Sometime after 1982, EPA identified certain areas of concern with the West Virginia program and the State and EPA entered into an agreement, effective January 5, 1987, for the purpose of bringing the state program into full compliance with the mandates of the Clean Water Act. Agreement Regarding the National Pollutant Discharge Elimination System (NPDES) Permit Program Between the U.S. Environmental Protection Agency, Region III and the State of West Virginia, Jan. 5, 1987, Defendant's Memorandum in Support of Defendant's Motion to Dismiss, Exhibit 1. Particularly, EPA noted that it was "concerned about the use of in-stream ponds for the treatment of coal mining wastewaters in West Virginia." Id. at 10. Pursuant to the agreement, West Virginia agreed to develop and propose to EPA an in-stream treatment pond policy setting forth restrictions on the use of such ponds and proposed guidelines for the implementation of such policy. Id. EPA concurrently pledged to develop and implement its own nationwide policy. Id.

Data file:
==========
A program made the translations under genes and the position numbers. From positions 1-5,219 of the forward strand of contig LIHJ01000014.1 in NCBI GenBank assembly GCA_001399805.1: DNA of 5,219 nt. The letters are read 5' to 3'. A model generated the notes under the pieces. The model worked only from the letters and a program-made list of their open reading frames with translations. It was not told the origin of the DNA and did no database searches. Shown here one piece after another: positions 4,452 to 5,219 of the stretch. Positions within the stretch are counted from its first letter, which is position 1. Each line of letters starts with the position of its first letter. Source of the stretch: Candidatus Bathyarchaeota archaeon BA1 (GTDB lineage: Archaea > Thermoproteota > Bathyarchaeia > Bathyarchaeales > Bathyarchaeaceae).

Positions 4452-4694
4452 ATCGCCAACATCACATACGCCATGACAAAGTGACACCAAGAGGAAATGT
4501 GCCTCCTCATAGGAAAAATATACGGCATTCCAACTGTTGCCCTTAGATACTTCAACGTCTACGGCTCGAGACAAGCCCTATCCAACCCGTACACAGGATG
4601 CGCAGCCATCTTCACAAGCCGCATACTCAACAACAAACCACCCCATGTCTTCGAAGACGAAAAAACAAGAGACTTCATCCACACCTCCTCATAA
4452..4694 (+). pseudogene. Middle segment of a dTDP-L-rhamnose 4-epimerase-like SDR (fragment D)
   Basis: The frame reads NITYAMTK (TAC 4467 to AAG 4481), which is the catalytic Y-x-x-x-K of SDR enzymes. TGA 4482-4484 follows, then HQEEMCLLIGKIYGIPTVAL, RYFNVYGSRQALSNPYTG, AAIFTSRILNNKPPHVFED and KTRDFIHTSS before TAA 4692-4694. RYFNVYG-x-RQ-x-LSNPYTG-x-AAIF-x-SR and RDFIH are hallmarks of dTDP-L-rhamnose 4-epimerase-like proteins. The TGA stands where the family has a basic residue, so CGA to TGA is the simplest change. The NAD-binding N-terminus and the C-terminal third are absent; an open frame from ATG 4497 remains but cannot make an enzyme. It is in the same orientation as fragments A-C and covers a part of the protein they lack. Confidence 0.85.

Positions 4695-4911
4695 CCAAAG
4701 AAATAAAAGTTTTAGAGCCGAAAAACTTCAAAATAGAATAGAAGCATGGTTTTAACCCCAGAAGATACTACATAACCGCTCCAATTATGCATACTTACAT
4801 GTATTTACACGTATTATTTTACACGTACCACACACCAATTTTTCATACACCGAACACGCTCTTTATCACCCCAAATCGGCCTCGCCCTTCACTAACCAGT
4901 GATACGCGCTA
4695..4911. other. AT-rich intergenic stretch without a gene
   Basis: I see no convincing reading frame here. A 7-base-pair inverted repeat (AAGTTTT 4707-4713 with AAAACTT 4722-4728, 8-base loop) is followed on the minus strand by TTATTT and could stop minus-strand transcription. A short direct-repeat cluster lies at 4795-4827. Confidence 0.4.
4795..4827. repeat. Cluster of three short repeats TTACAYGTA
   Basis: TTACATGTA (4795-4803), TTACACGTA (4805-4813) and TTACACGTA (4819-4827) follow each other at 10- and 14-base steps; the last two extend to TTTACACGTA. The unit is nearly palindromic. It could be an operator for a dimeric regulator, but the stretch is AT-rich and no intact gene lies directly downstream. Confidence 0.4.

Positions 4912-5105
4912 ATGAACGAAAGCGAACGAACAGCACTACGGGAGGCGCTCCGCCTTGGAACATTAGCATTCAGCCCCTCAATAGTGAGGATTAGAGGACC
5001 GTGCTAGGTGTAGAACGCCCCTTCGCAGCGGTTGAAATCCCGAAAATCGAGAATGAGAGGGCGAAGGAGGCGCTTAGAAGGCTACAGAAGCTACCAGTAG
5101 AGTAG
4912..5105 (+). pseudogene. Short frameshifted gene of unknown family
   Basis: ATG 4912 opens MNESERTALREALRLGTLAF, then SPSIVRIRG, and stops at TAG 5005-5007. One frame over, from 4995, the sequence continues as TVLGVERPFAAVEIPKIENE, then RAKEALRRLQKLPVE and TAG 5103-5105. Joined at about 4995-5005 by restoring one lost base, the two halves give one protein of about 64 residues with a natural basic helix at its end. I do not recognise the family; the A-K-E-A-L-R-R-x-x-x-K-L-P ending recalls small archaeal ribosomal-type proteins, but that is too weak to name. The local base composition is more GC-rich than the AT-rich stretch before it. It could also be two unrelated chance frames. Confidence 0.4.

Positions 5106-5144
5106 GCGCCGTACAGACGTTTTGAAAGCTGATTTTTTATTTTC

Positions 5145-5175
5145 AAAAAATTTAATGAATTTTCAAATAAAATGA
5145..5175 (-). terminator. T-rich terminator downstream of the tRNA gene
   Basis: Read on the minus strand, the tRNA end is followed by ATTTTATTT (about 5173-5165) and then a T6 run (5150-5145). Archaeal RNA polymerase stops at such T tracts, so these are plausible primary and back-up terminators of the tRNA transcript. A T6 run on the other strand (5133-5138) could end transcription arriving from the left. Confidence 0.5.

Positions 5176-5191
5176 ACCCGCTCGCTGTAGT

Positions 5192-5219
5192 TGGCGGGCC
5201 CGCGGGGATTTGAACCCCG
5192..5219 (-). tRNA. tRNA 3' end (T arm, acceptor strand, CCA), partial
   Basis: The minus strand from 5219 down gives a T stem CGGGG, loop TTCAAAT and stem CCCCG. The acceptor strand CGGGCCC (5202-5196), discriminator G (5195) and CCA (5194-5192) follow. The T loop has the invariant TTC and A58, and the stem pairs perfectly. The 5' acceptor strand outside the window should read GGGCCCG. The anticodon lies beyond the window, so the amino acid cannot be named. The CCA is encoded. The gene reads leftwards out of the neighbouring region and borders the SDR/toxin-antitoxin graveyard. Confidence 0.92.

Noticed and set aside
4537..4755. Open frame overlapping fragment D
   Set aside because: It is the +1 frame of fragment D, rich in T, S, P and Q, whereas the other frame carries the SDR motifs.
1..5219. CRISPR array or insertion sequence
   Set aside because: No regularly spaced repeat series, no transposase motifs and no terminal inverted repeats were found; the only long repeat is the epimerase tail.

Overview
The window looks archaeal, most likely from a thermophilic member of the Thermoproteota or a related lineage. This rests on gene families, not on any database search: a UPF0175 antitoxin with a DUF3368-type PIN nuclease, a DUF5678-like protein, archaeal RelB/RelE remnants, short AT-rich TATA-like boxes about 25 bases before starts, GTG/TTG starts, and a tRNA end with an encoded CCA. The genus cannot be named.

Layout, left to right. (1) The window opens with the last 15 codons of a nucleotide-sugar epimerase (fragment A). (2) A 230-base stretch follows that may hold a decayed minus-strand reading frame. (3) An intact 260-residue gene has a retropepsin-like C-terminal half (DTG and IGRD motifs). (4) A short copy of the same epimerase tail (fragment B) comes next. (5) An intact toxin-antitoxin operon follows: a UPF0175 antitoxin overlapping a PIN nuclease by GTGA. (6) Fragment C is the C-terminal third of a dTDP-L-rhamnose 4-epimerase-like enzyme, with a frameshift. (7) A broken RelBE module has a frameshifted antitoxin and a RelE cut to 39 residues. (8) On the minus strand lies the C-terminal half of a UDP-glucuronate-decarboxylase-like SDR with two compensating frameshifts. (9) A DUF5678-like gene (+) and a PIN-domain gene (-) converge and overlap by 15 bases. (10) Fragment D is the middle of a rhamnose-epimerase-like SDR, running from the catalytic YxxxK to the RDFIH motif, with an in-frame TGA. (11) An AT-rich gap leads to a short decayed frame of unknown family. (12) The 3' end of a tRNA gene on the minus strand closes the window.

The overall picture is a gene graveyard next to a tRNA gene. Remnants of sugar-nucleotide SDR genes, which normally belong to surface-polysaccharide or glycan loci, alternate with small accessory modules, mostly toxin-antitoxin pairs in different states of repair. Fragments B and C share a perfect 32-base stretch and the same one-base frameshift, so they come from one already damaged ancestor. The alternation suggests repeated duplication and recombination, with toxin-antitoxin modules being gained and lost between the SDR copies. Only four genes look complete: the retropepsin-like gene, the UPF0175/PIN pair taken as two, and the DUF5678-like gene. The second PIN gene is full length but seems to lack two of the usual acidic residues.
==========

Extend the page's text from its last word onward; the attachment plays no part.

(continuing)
By letter dated July 10, 1987, the Director of the Water Management Division of Region III of EPA, Alvin Morris, advised DNR that West Virginia's proposed in-stream treatment policy was unacceptable as it was inconsistent with the Clean Water Act and West Virginia Water Quality Standards. Complaint, Exhibit A. Accompanying the letter was a document entitled "EPA Region III Policy for Instream Treatment of Mining Wastewaters," (hereinafter, "1987 policy"). Id. The policy announced that "[t]he impoundment of waters of the United States for instream treatment of mining related wastewaters is prohibited." Id. at 1. The policy further provided that in instances where DNR determines that (1) there exists no feasible alternative to in-stream treatment and (2) that any lowering of water quality would comply with federal antidegradation regulations, EPA would not object provided certain conditions were met.
Those conditions were set forth as follows:
1. Such facility will be located as close as feasible to the headwaters of the stream.
2. Placement of dredged or fill material for construction and operation of such facility will be in compliance with any permit issued under Section 404 of the Clean Water Act and applicable State wetland regulations.